Now, saying that can potentially sound dismissive of the rest of the submissions pile. Which is absolutely not the case. Everything that comes through the pile is someone’s hope, or aspiration, toward having something of theirs published. Perhaps it’s a particular story they badly want to share with the world; something quite personal they need to talk about and start discussion with. Perhaps they just want to be published for the sake of being published. Some will be looking to just get that one piece published to see if they could, while others want to build a career out of the thing and this is their jumping off point, or even another step along the way. All of those stories are worth seeing. They’re all parts of someone’s journey toward wherever they’re going with their writing.

apex April 2013

At a venue like Apex where we don’t currently offer feedback, reading submissions is more of a tacit acknowledgment of someone’s hard work, before you send them back on their way without really having a chance to speak to them when they’re being rejected. It’s not quite as involved a process as a rejection is from a market that has the time to offer feedback. Unfortunately, like most pro markets, Apex receives far too many submissions to write feedback for each. Even with more than a dozen (I believe we’re currently at fifteen, or sixteen submissions editors) people working the slush pile, there simply isn’t enough time to do so given the number of submissions we see in the course of a month. Let alone the bulk of material that comes in over a year’s time.

Read the rest of this entry »

toastpeople always ask them from coast to coast, what is it that they like most?

they like toast slush!

they don’t wanna brag, they don’t wanna boast, but these folks, they like toast slush!

(with never ending apologies to Heywood Banks)

As part of Apex Magazine’s Operation Fourth Story (my recent review and learn more and win stuff!),   Becky Allen,  Anika Dane, and Caroline Pruett have stopped by  to tell us more about what they do behind the scenes of Apex, why it’s important, and what they enjoy about it.   In a few days Michael Matheson will stop by with his thoughts.  I always enjoy these behind-the-scenes things, don’t you?

okay ladies, what’s your favorite part of slush reading, and why is having a slush team important to the success of a short fiction magazine such as Apex?

Becky Allen:

What’s my favorite part?  My favorite part has to be the diversity of ideas that people build their stories on. I’ve been reading sci fi and fantasy for most of my life, and sometimes when I pick up books it feels like I’ve read it all before. They’re genres with well-worn tropes. But, to my great delight, the majority of submissions we see are more than that. Often they’re twists on tropes, but still structured around something fresh, wrapping a delicious trope around an original, chewy caramel center. Seeing the different ways people tackle familiar ideas is fascinating and exciting.

I’ll add this, too: I love reading the slush because I’m consistently impressed by people who can fit a whole story into such a short format. I’m incredibly verbose myself and have never been able to write short stories, but find the feat of fitting a beginning, middle, and end, plus world building and a character arch, into 5,000 words, to be remarkable.

Read the rest of this entry »

this blog post is part of Apex Magazine’s Operation Fourth Story. If Apex picks up enough new subscribers this month, they’ll be able to include a fourth original story in future issues, and how awesome would that be! Click here for more info about Operation Fourth Story. Already a subscriber? click here. But don’t just take my word for it,  check out these other recent Apex Magazine blog posts:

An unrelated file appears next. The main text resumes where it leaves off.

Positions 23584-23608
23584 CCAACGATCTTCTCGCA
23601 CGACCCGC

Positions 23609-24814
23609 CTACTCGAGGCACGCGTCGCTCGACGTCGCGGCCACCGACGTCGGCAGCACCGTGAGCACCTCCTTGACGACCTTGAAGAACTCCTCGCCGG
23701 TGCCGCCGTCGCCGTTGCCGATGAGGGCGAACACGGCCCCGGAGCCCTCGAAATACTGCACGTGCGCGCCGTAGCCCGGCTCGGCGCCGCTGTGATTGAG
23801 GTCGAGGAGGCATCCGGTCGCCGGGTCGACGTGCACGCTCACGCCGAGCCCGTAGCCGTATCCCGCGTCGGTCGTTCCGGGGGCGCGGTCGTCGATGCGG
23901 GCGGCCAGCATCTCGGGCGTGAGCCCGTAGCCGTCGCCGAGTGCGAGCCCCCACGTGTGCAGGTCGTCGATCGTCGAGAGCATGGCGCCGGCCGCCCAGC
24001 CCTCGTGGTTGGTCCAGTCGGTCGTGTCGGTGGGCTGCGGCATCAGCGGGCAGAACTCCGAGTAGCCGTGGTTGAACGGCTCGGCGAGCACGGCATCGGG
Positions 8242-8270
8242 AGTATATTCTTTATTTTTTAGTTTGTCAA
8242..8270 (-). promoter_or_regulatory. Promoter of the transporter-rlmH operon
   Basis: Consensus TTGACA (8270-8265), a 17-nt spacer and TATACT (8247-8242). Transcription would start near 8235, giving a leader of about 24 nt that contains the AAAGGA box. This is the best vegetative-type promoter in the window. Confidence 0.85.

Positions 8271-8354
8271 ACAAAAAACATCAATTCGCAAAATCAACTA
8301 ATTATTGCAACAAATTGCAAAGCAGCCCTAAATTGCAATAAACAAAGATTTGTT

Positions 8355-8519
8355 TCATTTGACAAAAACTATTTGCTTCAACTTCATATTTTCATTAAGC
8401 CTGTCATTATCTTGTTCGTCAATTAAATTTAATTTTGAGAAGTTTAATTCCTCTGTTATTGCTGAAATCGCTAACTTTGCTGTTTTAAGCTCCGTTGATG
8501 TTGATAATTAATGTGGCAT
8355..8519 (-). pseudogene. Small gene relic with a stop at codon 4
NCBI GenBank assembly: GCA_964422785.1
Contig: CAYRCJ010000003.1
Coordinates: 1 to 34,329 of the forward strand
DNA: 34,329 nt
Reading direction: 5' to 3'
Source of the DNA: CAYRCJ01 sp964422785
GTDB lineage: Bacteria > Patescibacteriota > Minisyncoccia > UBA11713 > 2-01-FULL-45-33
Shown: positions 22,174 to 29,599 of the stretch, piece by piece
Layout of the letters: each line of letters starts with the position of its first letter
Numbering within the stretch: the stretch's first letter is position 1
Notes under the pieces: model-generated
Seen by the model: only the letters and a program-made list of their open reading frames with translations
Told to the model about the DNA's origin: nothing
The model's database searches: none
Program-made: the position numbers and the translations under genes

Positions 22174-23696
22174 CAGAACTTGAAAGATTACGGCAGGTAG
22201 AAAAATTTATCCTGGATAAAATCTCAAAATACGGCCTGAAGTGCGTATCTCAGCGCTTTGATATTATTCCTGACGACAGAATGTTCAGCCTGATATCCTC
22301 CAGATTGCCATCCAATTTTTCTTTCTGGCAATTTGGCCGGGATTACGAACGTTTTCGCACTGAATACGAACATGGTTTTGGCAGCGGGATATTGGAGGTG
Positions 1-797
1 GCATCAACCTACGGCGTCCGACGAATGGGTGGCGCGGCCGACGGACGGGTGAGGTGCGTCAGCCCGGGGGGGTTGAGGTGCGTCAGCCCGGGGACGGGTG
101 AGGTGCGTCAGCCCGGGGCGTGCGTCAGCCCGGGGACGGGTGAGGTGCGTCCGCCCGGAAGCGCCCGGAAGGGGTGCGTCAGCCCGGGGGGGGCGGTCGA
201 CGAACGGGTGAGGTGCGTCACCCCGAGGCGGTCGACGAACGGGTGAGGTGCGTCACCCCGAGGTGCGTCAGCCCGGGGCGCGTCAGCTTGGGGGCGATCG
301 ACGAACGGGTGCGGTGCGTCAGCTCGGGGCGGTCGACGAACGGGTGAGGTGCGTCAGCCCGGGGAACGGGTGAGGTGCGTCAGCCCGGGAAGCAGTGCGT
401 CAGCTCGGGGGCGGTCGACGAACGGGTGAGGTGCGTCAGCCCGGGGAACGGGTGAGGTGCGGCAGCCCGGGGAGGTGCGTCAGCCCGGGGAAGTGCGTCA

Books, Bones, and Buffy interviews Cameron Salisbury, Managing Editor

Two Dudes in an Attic reviews Issue 55 (Dec 2013)

Bibliotropic reviews Issue 58 (March 2014)

Lynn’s Book Blog reviews issue 57 (Feb 2014)

Over the Effing Rainbow reviews issue 59 (April 2014)

Beauty in Ruins reviews issue 54 (Nov 2013)

Genre-Bending reviews issue 55 (Dec 2013)

new!  Bibliosanctum reviews issue 58 (March 2014)

apex 58

And for those of you who would like to take my word for it, here are my thoughts on issue 58, the March 2014 issue:

I’m yet another newbie when it comes to short fiction magazines. I’ve subscribed to Asimov’s for maybe two years now, and have picked up the occasional promotional issue of short fiction magazines at conventions and bookstores and such. But these new fangled electronic magazines you say? Read it on my phone or e-reader, you say? say WHAT?

Once I got over the omg this magazine is on my phone thing, I suddenly realized omg this magazine is on my phone, this is wonderful! I don’t need to worry about it not fitting in my purse or getting all mangled in my purse (a part of me is still mourning that poor, poor issue of Asimov’s that I shoved in my purse and it got completely mangled by my keys), or it getting soaked in the mailbox (the fate of too many Asimov’s). okay, so having Apex Magazine on my phone is pretty neat. And hello gorgeous cover art! Julie Dillon is one of my favorite artists! ok, so it’s pretty to look at, as portable as chapstick, and easy to navigate, but what about what’s in it?

Each issue of Apex Magazine includes a short note from the editor, a few short stories, poetry, interviews, and a non-fiction essay about issues that are near and dear to genre fans. The March issue opens with a short essay from Editor Sigrid Ellis (who I recently interviewed), where she talks about crossroads, the fine line between flying and falling, thresholds, and breaking through those thresholds, deciding if we are falling or if we are no, flying. She’s not just randomly talking about decision trees, she’s introducing you to what lies in the pages ahead. Characters in transitions, characters who are standing at the precipice, people at the cross roads of what will define the rest of their life. And you know what? Falling or flying, it’s up to the person in the air to decide which verb applies to them.